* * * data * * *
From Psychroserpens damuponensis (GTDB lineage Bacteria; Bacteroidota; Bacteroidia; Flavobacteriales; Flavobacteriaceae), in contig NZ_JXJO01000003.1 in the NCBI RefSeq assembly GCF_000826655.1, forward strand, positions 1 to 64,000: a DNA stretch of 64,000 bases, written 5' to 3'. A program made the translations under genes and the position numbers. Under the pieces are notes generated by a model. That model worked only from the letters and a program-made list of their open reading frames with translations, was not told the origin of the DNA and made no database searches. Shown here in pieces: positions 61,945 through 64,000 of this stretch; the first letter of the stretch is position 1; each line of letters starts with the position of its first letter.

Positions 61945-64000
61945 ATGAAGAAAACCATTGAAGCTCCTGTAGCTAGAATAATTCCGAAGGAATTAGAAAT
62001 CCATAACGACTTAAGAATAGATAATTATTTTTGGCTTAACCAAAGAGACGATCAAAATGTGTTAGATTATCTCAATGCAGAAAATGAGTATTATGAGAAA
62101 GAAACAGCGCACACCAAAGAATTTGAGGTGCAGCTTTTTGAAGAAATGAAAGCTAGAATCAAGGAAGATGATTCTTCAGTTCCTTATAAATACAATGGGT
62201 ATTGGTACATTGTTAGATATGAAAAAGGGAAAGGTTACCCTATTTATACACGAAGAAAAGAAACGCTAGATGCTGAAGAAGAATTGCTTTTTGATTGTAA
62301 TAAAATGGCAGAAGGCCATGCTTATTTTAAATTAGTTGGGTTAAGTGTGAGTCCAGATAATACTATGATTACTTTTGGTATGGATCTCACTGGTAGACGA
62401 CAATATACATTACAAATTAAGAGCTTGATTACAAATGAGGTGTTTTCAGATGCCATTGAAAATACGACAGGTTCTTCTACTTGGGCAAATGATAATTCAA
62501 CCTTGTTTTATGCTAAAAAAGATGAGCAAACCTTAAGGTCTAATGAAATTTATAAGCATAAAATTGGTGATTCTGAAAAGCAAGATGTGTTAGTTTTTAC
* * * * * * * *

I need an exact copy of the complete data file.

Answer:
From Psychroserpens damuponensis (GTDB lineage Bacteria; Bacteroidota; Bacteroidia; Flavobacteriales; Flavobacteriaceae), in contig NZ_JXJO01000003.1 in the NCBI RefSeq assembly GCF_000826655.1, forward strand, positions 1 to 64,000: a DNA stretch of 64,000 bases, written 5' to 3'. A program made the translations under genes and the position numbers. Under the pieces are notes generated by a model. That model worked only from the letters and a program-made list of their open reading frames with translations, was not told the origin of the DNA and made no database searches. Shown here in pieces: positions 61,945 through 64,000 of this stretch; the first letter of the stretch is position 1; each line of letters starts with the position of its first letter.

Positions 61945-64000
61945 ATGAAGAAAACCATTGAAGCTCCTGTAGCTAGAATAATTCCGAAGGAATTAGAAAT
62001 CCATAACGACTTAAGAATAGATAATTATTTTTGGCTTAACCAAAGAGACGATCAAAATGTGTTAGATTATCTCAATGCAGAAAATGAGTATTATGAGAAA
62101 GAAACAGCGCACACCAAAGAATTTGAGGTGCAGCTTTTTGAAGAAATGAAAGCTAGAATCAAGGAAGATGATTCTTCAGTTCCTTATAAATACAATGGGT
62201 ATTGGTACATTGTTAGATATGAAAAAGGGAAAGGTTACCCTATTTATACACGAAGAAAAGAAACGCTAGATGCTGAAGAAGAATTGCTTTTTGATTGTAA
62301 TAAAATGGCAGAAGGCCATGCTTATTTTAAATTAGTTGGGTTAAGTGTGAGTCCAGATAATACTATGATTACTTTTGGTATGGATCTCACTGGTAGACGA
62401 CAATATACATTACAAATTAAGAGCTTGATTACAAATGAGGTGTTTTCAGATGCCATTGAAAATACGACAGGTTCTTCTACTTGGGCAAATGATAATTCAA
62501 CCTTGTTTTATGCTAAAAAAGATGAGCAAACCTTAAGGTCTAATGAAATTTATAAGCATAAAATTGGTGATTCTGAAAAGCAAGATGTGTTAGTTTTTAC